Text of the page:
Rice is Tanzania’s second most important food crop comprising 2.7 percent of the national Gross Domestic Product (GDP). According to the GOT, 18 percent of farming households grow rice and they consume about 30 percent from their harvest, while the rest is absorbed into the domestic market. Dar es Salaam is the principal end-market for rice and accounts for 60 percent of the domestic market. In general, Tanzanians prefer locally produced aromatic rice and purchase unpacked rice from small retail stores or farmers’ markets. Demand is forecast to outpace local production leading increased importation of rice. Currently Tanzania imports rice from China, India, Indonesia, Pakistan, and Vietnam.  In 2015, the EAC revised the common external tariff (CET) to seventy five percent ad valorem or $345 per ton, whichever is higher.

Marketing Year (May/April)201420152016 20172018(F)

Rough Production (TMT)





Total Imports (TMT)198220240260230
Imports from the U.S. (TMT)00000

(F) FAS/Dar es Salaam estimates and forecasts, respectively
Tanzania produces only 58 percent of its sugar consumption due to the high cost of production, processing inefficiencies, and inadequate marketing. The 42% demand gap is met by about USD 132 million in sugar imports from other countries, primarily Brazil and India.  Because Tanzania’s sugar tariff at 10% is lower than the EAC common external tariff of 25-100%, it is less protectionist than some other countries.  The market is less protected from imported sugar than in other countries.  Despite this fact, the GOT has consistently claimed that it wants to attract new investments into the sector.
Consumer-Oriented Agricultural Products
An expanding middle class, increasing urbanization, and a developing food service sector drives growth in demand for consumer-oriented agricultural products. Tanzanians make the majority of their household purchases from family-owned shops known as dukas. Supermarkets are gradually becoming popular, especially in big cities like Dar es Salaam, Mwanza and Arusha. Tanzanians spend one-fifth of their income on consumer-packaged goods (CPG), driven largely by food. Personal care essentials (e.g. Toothpaste) and beverages (e.g., carbonated soft drinks, tea, energy drinks) are the most popular categories. Prime drivers for purchase decisions include recommendation, affordability, availability and familiarity.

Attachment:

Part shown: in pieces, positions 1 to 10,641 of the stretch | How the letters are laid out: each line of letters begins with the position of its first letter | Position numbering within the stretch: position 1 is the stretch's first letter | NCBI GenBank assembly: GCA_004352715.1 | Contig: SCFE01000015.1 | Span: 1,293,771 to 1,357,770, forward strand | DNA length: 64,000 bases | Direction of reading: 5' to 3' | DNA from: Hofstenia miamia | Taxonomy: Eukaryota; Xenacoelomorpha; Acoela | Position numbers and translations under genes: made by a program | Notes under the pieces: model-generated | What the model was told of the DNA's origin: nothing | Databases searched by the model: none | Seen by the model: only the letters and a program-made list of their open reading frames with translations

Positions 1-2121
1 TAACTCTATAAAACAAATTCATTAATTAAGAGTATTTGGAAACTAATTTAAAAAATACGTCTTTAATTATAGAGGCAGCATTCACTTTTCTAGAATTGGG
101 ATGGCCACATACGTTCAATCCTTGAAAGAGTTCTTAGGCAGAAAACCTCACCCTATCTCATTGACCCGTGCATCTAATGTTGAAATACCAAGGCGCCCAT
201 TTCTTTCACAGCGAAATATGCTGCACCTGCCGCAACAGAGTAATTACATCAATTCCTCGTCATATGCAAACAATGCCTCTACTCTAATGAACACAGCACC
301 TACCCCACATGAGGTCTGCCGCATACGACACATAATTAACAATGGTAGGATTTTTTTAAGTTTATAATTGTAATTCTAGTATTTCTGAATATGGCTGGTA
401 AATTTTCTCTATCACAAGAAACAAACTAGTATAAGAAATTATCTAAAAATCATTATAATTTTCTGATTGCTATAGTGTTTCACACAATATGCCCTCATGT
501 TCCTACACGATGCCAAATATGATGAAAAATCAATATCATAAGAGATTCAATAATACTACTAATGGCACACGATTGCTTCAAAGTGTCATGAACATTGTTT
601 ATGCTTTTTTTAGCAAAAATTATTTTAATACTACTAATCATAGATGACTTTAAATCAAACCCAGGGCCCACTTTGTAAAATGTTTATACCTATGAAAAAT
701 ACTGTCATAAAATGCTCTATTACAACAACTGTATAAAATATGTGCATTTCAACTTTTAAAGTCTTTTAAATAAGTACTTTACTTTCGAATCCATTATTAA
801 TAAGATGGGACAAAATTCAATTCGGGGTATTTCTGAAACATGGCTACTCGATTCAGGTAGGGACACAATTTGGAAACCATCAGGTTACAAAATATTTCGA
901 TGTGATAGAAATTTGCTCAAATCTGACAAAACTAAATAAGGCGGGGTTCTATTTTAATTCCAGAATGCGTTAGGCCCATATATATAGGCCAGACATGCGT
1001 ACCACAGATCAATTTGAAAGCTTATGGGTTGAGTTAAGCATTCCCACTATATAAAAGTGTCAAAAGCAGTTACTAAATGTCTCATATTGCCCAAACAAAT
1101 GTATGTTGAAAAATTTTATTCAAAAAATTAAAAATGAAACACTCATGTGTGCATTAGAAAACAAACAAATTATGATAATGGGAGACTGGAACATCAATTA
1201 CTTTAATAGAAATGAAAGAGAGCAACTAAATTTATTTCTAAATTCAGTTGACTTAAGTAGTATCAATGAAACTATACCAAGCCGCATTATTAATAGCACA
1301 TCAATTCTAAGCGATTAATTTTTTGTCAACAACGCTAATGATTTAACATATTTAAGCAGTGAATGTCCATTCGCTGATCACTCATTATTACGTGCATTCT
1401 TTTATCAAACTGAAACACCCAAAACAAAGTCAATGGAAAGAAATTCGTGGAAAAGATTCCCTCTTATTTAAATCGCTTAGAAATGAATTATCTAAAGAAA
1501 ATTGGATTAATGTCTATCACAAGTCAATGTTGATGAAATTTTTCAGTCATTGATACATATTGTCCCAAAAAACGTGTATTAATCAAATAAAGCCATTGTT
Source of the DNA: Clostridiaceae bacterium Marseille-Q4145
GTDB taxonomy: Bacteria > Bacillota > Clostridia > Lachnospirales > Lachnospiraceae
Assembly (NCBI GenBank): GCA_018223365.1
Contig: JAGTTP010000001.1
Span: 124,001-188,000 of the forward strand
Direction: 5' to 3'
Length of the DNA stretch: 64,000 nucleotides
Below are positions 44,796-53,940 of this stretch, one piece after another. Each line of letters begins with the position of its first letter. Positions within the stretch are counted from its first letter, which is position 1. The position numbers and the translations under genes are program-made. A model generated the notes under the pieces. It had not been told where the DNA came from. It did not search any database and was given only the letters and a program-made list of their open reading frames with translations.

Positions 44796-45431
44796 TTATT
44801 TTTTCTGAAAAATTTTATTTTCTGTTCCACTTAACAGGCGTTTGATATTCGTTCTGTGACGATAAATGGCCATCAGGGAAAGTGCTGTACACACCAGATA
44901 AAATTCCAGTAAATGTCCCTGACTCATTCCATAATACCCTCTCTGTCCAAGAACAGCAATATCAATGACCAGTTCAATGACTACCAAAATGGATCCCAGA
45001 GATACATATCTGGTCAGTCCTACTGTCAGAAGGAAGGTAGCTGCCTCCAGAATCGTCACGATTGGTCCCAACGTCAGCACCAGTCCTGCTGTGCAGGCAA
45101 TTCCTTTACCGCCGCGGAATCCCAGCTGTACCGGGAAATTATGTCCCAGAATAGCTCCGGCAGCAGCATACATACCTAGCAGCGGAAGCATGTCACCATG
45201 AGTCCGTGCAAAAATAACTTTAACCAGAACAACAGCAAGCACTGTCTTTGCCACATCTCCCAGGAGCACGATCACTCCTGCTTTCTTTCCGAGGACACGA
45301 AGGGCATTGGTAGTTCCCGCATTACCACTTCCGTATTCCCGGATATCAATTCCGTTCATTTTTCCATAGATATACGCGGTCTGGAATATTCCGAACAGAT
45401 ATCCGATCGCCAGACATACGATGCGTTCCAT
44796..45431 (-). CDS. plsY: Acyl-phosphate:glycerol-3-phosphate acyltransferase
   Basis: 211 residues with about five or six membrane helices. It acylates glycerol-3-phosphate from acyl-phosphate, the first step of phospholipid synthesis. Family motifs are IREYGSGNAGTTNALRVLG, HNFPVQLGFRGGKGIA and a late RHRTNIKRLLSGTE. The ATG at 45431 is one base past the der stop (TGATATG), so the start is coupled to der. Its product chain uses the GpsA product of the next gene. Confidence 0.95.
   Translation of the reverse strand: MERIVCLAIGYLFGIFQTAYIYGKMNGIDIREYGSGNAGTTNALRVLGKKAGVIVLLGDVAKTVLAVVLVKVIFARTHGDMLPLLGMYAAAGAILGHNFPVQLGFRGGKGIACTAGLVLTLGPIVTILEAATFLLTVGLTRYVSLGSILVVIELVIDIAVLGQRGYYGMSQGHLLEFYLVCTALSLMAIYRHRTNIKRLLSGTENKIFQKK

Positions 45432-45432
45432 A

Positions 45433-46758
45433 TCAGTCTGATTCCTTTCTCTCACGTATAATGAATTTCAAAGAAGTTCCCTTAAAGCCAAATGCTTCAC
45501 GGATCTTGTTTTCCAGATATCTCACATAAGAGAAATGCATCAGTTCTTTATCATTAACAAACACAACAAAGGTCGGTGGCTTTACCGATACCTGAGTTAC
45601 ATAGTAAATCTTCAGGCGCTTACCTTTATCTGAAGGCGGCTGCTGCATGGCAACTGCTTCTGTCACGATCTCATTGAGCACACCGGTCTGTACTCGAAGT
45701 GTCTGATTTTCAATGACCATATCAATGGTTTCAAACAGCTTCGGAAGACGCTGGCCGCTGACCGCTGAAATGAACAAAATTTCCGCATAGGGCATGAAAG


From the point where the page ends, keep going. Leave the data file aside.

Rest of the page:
The food service sector (hotels, restaurants, and institutions) has recently attracted U.S. investment interests and a few U.S. food service franchises (Pizza Hut, KFC and Subway) have already established outlets in Tanzania’s leading cities   The growth of consumer-ready food imports has however been negatively affected by Tanzania’s strictly liability clause on genetically engineered (GE) food products.

Tanzania aims to transit from low to middle-income economy by 2025. This means the consumption habits of the population will transform to a large extent bringing about a wider market for green agricultural products. To achieve these objectives Tanzania under the previous Kikwete administration had adopted the Big Results Now (BRN) inititive which had the following goals in the agricultural sector.
  1. Increase agriculture’s growth through commercial farming models
  2. Improve smallholder farmer incomes and ensure food security by 2015
  3. Focus on the three priority sectors of maize, rice and sugarcane and extend this focus to other priority crops such as oilseeds and horticulture
  4. Cultivate 350,000 hectares of new commercial land and 330,000 hectares of smallholder farmland
  5. Produce 150,000 tons of new sugar crop production, 290,000 tons of new rice production and 100,000 tons of new maize production by 2015
  6. Enhance 78 smallholder rice irrigation and marketing schemes through professional management
  7. Develop 275 collective warehouse based marketing schemes (COWABAMA) targeting at linking maize farmers to the market
Investment in agro-processing industries entails adding value, and improvement of standards of quality. The following are key areas:

  1. Fruit/ Vegetable processing: A large variety of fruits and vegetables are produced in Tanzania. The most important fruits include mangoes, oranges, pineapples, passion fruits, bananas, avocados, jackfruits, papayas, peaches, pears, guavas and grapes. The main vegetables include tomatoes, okra and chilies. Annual Tanzania production is 2.75 million of tons of fruits and vegetables but only 4 percent is processed. There is a significant potential for provision of heavy equipment for commercial farming and processing of fruits and vegetables for the locals as well as export markets. A large variety of fruits and vegetables are produced in Tanzania.